What are the legal rights of a robot? This is one of the many questions MIT Media Lab researcher Kate Darling contemplates as part of her work in robot ethics.
Robots have been working for decades in manufacturing, but now robots that focus on human interaction are becoming more common. Studies of human-robot interaction show that humans tend to treat them as if they were alive—although they know they are machines. “Our brains may be biologically hardwired to project intent and life onto any movement in our physical space that seems autonomous to us,” says Darling.
Machines are able to trigger empathy when they are designed with movements, language, and facial features that mirror human or animal behavior. This ability can be very helpful in using robots to supplement human interaction and also to interpret or modify human behavior.
“I did a study at the Media Lab where we found that people who have low empathic concern for others will treat a robot differently than people who have high empathic concern, so we can use a robot to measure human empathy,” says Darling. “Not only can we measure or observe people’s behavior with robots, but could we use robots therapeutically to help people manage their behavior?”
Two of the areas where robots are used successfully in human interaction is in healthcare and education. Robots are helping young kids learn languages with great success and robot animals can serve as therapy for patients with dementia. While using robots in education and healthcare could be effective, but it also brings up concerns about privacy and data security, as well as legal and social issues.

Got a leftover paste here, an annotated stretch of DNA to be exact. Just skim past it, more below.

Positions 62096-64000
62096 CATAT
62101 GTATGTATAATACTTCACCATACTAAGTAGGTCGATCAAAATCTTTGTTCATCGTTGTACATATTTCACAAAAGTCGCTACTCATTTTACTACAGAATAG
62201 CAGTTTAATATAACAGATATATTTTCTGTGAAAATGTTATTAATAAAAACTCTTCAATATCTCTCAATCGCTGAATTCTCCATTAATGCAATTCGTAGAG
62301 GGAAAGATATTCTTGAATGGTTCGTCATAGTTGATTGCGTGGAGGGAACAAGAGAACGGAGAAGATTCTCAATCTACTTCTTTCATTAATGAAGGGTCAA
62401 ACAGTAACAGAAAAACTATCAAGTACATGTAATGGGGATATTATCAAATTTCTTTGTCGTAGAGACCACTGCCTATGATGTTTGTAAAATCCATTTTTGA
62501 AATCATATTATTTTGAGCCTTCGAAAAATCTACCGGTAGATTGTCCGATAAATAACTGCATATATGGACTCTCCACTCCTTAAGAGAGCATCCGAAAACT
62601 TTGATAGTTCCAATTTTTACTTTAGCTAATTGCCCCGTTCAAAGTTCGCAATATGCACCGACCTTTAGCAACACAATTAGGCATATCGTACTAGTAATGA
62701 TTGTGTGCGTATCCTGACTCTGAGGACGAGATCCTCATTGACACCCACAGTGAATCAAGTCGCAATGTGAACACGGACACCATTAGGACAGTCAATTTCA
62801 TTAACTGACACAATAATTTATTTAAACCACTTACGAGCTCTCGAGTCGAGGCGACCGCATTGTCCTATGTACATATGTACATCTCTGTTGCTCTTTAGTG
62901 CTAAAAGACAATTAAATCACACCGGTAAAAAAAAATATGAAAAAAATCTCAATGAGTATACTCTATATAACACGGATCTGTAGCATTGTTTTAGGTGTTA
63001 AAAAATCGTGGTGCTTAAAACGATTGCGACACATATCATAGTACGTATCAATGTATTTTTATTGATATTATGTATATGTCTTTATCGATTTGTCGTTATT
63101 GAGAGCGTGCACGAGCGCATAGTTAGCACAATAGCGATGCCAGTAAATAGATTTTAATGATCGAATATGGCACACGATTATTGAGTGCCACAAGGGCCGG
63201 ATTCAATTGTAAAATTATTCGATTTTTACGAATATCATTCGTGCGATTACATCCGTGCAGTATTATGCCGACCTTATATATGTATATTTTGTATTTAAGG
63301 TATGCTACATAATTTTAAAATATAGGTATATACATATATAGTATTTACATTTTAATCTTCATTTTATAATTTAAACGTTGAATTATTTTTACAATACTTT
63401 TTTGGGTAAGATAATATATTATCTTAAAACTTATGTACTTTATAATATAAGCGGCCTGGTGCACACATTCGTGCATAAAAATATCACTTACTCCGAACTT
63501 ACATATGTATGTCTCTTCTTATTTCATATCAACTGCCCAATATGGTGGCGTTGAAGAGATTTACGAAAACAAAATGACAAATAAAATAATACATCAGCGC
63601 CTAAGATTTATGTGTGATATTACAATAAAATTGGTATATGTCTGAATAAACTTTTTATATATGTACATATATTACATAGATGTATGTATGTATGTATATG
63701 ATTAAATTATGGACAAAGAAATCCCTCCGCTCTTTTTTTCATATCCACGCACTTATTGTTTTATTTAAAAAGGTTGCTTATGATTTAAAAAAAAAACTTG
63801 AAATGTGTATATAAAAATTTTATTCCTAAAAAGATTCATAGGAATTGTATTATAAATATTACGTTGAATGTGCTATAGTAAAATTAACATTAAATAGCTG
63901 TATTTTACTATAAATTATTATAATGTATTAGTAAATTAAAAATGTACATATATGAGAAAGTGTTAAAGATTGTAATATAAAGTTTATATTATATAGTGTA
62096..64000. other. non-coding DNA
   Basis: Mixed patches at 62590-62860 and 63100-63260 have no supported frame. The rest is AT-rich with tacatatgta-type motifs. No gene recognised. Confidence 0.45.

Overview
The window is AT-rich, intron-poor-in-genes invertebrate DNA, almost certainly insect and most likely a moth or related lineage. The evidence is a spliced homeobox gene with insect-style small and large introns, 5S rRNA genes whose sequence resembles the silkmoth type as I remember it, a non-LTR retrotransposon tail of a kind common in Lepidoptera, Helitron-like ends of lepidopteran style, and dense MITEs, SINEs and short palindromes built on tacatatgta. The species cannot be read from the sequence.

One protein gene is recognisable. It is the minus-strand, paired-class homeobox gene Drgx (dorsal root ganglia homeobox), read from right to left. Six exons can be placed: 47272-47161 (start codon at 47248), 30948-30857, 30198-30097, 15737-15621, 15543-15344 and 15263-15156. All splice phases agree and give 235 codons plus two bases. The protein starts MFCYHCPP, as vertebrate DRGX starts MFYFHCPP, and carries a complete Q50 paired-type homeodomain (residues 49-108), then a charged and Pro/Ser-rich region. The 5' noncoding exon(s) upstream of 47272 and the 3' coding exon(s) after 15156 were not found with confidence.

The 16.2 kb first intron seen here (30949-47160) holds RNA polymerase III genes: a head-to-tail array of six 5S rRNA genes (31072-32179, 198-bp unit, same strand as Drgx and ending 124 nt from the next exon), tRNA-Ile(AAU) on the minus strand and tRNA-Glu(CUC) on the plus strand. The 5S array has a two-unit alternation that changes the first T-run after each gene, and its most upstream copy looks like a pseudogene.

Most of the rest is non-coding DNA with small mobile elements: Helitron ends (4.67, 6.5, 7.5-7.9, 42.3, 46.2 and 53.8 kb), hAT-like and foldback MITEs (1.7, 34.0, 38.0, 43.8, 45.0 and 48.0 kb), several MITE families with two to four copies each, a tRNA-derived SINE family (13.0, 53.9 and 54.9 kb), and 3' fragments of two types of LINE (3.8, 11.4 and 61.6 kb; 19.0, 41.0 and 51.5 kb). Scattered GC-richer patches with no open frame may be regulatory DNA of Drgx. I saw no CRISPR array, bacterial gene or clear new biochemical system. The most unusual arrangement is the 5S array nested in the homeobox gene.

What about the treatment of robots? “For robots that are designed in a lifelike way, which we treat like living things, what does it do to us to be cruel towards these things? We don’t know the answer, but it might actually turn us into crueler humans if we get used to certain behaviors with these lifelike robots.”
Darling’s work focuses on researching and influencing technology design and policy direction. Especially in the healthcare and education realm, Darling points out, many robots are being developed for vulnerable populations, which brings concerns for misuse of those consumers as well as the question of when humans can and cannot be replaced.
“Even though robots are awesome as a supplement to human care,” says Darling, “we have to be careful about replacing that care work with robots. The effect of any technology depends on how we use it.”
Darling was recently nominated for the biennial Thinkers50 awards along with six others from MIT. She is co-author of a new book, Creativity without Law: Challenging the Assumptions of Intellectual Property.
Photo: Flavia Schaub.